• Outdoors

LUMENS – Shedding light on the matter

It seems that the latest thing us guys can boast and brag about is how many lumens our headlamps are putting out.

Nowadays, it’s not as fashionable to brag about the cubic capacity of your engine (eco-friendly times that they are) – but get a couple of guys in a hut around a table talking about gear, and at some point the lumen wars will begin. But what is a Lumen?

LUMENS – Shedding light on the matter

It used to be all about Watts, Watts measure the amount of energy required to light products, whereas lumens measure the amount of light produced. The more lumens in a light bulb, the brighter the light. While it used to be all about how many Watts you had, Lumens are a far better measure – it’s about how much light actually gets out – not just a case of how much power is being used.

Watts measure the amount of energy required to light products, whereas lumens measure the amount of light produced. The more lumens in a light bulb, the brighter the light.

The lumen is a measure of the total “amount” of visible light emitted by a source. Lumens are related to lux in that one lux is one lumen per square meter.

The beauty with the Lumens measurement is that, because it’s a measure of the actual light coming out, it provides a way of comparing different forms of lamps – it doesn’t matter if its an incandescent, CFL or LED, which all have different power (Watt) consumptions, 200 Lumens is always going to be brighter than 100 lumens. For example, a 6.5W LED lamp will give a similar light output to a 50W Halogen bulb using the same amount of Watts.



But how many Lumens do I need?

Tricky question. The response I would have would be – ‘what are you going to use it for?’.

While it might seem logical that more are better, it isn’t always the case. Depending what you are up too, you may find too much light becomes distracting. Both to yourself, and anyone else around you.

For example – I recently picked up a Black Diamond Icon. It an incredible headlamp. Very powerful. Powerful enough to annoy the shit out of anyone around me as I blind them by just looking in their general direction. While I am going to keep it for certain purposes – for tramping/working with others, I am going to have to get something a little more subdued, and leave the high power option for my handheld.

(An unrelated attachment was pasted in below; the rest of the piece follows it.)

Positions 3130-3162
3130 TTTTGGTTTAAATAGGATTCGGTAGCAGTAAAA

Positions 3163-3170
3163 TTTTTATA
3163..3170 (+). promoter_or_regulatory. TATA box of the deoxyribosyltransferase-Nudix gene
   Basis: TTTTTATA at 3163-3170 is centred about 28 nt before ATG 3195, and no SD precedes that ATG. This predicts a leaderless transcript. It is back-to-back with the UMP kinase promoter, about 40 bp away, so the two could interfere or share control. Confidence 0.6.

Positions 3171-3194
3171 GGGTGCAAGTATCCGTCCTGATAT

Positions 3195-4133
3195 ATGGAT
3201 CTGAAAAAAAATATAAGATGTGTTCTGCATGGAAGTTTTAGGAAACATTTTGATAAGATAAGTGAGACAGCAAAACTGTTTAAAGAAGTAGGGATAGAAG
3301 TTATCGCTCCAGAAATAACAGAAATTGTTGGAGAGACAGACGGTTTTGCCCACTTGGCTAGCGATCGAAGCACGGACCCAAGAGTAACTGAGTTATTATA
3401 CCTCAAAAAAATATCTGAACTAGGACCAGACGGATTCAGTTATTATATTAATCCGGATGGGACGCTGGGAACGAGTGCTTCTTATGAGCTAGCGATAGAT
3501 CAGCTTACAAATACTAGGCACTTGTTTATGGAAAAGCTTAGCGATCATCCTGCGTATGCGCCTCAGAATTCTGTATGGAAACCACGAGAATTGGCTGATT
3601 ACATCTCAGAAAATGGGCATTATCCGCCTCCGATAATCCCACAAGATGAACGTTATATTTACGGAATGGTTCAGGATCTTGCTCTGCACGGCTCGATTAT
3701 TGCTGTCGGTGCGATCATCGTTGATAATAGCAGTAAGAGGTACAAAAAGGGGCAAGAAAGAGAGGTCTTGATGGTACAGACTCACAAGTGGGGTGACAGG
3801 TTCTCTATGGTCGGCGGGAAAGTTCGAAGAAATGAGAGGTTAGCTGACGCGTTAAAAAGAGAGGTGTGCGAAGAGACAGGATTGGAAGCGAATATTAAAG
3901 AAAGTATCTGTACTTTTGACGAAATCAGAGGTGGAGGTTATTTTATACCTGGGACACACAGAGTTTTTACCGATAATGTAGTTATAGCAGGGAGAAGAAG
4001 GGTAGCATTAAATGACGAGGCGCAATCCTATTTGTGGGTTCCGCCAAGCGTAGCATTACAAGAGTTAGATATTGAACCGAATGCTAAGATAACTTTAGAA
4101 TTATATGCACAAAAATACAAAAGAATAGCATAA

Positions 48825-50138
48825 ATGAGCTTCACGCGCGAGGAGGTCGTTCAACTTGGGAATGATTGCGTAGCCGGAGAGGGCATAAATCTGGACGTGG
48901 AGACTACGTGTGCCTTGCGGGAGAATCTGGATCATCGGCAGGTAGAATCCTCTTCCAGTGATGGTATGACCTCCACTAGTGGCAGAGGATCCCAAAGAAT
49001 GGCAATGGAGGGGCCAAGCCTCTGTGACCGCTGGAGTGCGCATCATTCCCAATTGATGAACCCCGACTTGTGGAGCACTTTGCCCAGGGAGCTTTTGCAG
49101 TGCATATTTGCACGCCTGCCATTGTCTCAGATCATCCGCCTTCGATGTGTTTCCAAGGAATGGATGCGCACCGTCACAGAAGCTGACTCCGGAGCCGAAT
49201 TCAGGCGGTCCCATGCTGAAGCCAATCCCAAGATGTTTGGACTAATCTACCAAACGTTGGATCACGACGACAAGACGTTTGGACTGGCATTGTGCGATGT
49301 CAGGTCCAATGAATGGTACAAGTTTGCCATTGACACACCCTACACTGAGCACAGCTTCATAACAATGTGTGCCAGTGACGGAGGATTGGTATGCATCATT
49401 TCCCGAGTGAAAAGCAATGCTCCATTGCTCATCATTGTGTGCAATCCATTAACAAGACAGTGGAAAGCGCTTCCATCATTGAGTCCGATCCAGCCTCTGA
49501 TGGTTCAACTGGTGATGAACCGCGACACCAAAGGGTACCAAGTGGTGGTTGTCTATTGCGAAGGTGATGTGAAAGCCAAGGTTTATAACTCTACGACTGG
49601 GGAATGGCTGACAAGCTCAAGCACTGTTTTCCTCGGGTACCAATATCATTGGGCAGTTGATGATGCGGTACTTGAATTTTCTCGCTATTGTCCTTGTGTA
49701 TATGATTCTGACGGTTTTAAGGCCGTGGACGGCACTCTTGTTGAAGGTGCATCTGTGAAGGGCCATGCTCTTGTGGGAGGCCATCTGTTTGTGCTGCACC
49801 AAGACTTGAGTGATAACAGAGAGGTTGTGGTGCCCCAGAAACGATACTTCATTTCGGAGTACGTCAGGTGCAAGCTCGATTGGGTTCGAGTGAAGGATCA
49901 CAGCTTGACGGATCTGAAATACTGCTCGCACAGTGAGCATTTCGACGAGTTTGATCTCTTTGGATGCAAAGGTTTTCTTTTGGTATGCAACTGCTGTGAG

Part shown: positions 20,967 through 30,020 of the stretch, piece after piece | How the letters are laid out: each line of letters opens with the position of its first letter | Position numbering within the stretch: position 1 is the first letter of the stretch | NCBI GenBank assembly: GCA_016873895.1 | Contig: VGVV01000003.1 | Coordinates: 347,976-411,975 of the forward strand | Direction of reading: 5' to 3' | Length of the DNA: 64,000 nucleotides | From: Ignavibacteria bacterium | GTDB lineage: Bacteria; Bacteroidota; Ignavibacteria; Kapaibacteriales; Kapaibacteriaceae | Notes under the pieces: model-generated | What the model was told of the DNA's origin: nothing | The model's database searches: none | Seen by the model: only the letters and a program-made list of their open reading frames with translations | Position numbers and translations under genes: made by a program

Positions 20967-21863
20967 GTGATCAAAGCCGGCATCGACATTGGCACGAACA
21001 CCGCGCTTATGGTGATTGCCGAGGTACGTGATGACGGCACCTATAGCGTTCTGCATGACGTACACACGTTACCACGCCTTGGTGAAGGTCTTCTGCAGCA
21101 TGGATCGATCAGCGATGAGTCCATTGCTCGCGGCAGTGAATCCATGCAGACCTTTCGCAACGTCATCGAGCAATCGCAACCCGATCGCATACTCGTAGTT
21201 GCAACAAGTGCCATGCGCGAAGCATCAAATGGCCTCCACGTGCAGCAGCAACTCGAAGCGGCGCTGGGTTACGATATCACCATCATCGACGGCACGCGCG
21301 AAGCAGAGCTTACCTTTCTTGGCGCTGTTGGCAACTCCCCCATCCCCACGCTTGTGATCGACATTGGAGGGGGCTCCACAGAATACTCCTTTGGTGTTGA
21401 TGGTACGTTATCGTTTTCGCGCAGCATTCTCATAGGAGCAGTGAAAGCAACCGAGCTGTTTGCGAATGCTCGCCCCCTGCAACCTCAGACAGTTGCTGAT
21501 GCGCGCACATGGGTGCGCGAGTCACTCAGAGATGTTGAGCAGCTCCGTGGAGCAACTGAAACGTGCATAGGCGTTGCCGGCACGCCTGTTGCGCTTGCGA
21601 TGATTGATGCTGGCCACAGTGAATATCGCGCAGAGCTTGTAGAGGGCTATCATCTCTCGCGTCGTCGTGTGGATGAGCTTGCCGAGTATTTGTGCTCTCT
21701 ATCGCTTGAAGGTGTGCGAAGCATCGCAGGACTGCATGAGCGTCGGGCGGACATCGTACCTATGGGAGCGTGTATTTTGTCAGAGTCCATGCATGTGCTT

However, I also have a Four Seven Maelstrom – it’s got 1600 lumens on tap, but would only last for 2 hours running. Ideal for spotlighting the entire neighbourhood, totally useless for up-close work. It’s going to live in a pouch on the pack for when I need to really light up the horizon.

Weighing up power vs. Life

1600 lumens comes at a price – in the case of the Maelstrom, it’s battery life. Using a large proprietary battery, the unit itself is surprisingly small, packing a lot of intense light into a small size – but as above – you will only get 2 hours life out of it. However, the other power setting it 200 lumens. Still high, but much more usable close-up and giving you 11 hours using it that way.

You really need to think hard about what you are going to be using the lamp for. Working close, needing to look around, under, over items like in a LandSAR operation? Probably want a handheld and probably with less power than you might think. Looking for possums in trees a distance off? More power and a focused beam. Working around camp? Something bright enough to let you see what you need to do, but not so bright that you lose all sense of being ‘in’ the bush. Remember also, the brighter the light, the more it is going to knock your night vision about. You might find, on a moonlight night, you need a lot less than you think.

Shoot straight(er).

Get your rifle sorted - proper zero, basic ballistics and confirmed to distance.

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Kerry Adams
Kerry Adamshttps://thebloke.co.nz
A constant learner with an inquisitive mind, Kerry created Precision Shooter as a way to share what he was learning from the community of experts he found himself surrounded by.Somewhere along the line, he picked up one or two things himself. But don't call him an expert.

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